Streep, 63, continues to be a huge box-office draw, with her 51 films earning north of $3.67 billion worldwide. She straddles the independent and studio worlds and is a frequent Oscar contender (though not this year). Her films can even overcome middling reviews and become awards darlings — last year’s The Iron Lady grossed $114 million worldwide, a strong number for an independent historical biopic, and her performance as Margaret Thatcher earned her the Academy Award for best actress. She recently wrapped production on John Wells’ August: Osage County, starring opposite Julia Roberts, Ewan McGregor and Sam Shepard.
O’Connor, 43, joined the top-rated Spanish-language media company in 2008 and was charged with leading Univision through its first-ever retransmission consent negotiations for its two broadcast networks — as well as for its recently launched suite of cable and digital network, UVideos. She’s not bilingual, but she is the highest-ranking woman at Univision — which commands 59 percent of the Spanish-speaking audience — and reports directly to president and CEO Randy Falco. “When I first came to the company five years ago, it was all about retransmission consent,” says the married mother of three. “Now it’s about something that’s much bigger than that.”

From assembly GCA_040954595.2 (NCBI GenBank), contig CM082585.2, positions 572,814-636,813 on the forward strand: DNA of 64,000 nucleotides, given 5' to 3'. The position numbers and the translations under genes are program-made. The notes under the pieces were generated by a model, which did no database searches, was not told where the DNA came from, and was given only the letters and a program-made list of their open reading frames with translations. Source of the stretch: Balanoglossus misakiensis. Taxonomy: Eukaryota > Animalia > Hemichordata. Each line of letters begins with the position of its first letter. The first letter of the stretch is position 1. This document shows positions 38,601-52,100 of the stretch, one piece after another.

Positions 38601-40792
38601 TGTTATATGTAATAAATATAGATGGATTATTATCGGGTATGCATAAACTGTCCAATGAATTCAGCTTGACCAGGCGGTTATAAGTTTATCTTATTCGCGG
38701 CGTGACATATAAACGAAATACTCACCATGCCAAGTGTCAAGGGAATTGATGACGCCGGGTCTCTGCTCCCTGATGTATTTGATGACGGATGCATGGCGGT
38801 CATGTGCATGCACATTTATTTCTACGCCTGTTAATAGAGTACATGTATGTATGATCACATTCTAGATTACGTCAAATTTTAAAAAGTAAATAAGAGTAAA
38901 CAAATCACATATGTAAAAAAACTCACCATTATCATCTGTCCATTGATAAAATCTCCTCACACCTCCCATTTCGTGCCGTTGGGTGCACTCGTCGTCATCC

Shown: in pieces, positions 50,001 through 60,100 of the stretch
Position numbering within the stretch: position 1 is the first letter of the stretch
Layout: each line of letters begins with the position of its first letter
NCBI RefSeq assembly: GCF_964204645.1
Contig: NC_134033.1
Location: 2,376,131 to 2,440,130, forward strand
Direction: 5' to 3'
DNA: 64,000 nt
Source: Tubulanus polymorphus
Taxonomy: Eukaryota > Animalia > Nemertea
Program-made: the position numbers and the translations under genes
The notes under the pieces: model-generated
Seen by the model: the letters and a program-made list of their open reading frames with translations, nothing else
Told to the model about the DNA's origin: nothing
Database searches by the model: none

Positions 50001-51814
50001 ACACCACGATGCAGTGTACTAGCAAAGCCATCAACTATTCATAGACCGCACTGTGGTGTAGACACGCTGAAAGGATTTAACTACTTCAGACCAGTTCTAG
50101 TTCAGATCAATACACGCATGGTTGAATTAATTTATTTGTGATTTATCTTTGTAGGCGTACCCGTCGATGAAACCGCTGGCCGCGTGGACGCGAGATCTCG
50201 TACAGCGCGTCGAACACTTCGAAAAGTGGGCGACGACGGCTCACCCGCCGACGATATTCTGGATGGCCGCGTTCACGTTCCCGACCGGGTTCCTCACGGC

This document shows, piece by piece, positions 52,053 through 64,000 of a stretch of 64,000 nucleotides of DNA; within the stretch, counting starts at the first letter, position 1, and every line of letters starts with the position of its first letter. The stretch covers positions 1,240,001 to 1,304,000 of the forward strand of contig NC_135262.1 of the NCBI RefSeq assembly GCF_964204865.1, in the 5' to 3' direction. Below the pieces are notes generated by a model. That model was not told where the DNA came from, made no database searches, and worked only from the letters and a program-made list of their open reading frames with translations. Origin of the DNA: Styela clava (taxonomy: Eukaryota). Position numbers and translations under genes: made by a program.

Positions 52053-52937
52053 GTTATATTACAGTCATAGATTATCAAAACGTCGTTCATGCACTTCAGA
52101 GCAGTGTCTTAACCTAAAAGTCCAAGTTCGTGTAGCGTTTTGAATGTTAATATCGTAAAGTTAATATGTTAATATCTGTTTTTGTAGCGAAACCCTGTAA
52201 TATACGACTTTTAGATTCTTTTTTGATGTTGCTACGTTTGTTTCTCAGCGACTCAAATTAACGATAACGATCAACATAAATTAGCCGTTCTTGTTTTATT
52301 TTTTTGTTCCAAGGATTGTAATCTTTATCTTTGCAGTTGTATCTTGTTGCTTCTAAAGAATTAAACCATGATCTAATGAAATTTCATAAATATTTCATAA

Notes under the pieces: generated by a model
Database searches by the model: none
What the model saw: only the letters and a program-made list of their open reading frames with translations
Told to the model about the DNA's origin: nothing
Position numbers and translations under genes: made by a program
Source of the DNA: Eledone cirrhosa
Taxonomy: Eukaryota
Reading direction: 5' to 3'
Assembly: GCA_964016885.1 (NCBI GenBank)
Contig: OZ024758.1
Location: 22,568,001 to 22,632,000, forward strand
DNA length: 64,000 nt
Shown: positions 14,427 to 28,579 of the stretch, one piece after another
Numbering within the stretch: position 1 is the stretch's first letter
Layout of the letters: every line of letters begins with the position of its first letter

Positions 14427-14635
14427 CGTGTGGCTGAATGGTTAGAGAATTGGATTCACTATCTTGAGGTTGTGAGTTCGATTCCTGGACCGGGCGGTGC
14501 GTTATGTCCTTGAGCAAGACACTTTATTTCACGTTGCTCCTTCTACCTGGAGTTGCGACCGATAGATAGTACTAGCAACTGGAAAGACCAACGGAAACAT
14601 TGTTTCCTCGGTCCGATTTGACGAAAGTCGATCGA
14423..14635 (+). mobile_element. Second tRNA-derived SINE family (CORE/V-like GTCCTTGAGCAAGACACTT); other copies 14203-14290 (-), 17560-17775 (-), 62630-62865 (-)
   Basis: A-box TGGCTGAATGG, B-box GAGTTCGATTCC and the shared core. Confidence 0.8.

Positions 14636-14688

Who gave me my first big break: Jeff Shell, CEO of Gemstar/TV Guide. He helped me realize my potential by putting me in my first leadership role overseeing distribution in 2005.
Toughest decision I had to make this year: Choosing between our quarterly board meeting and my daughter’s kindergarten graduation. I chose the latter.
When I leave work each day, I can’t wait to: I commute from Summit, N.J., into the city, and on my way home I’m always excited to get on the train and fire up my iPad and read The New York Times and The Wall Street Journal. I read all the trade magazines — The Hollywood Reporter, of course. I also like design magazines Elle Decor and Traditional Home.
Favorite way to unwind on the weekend: We like hiking out at our house in Elk Mountain, Pa.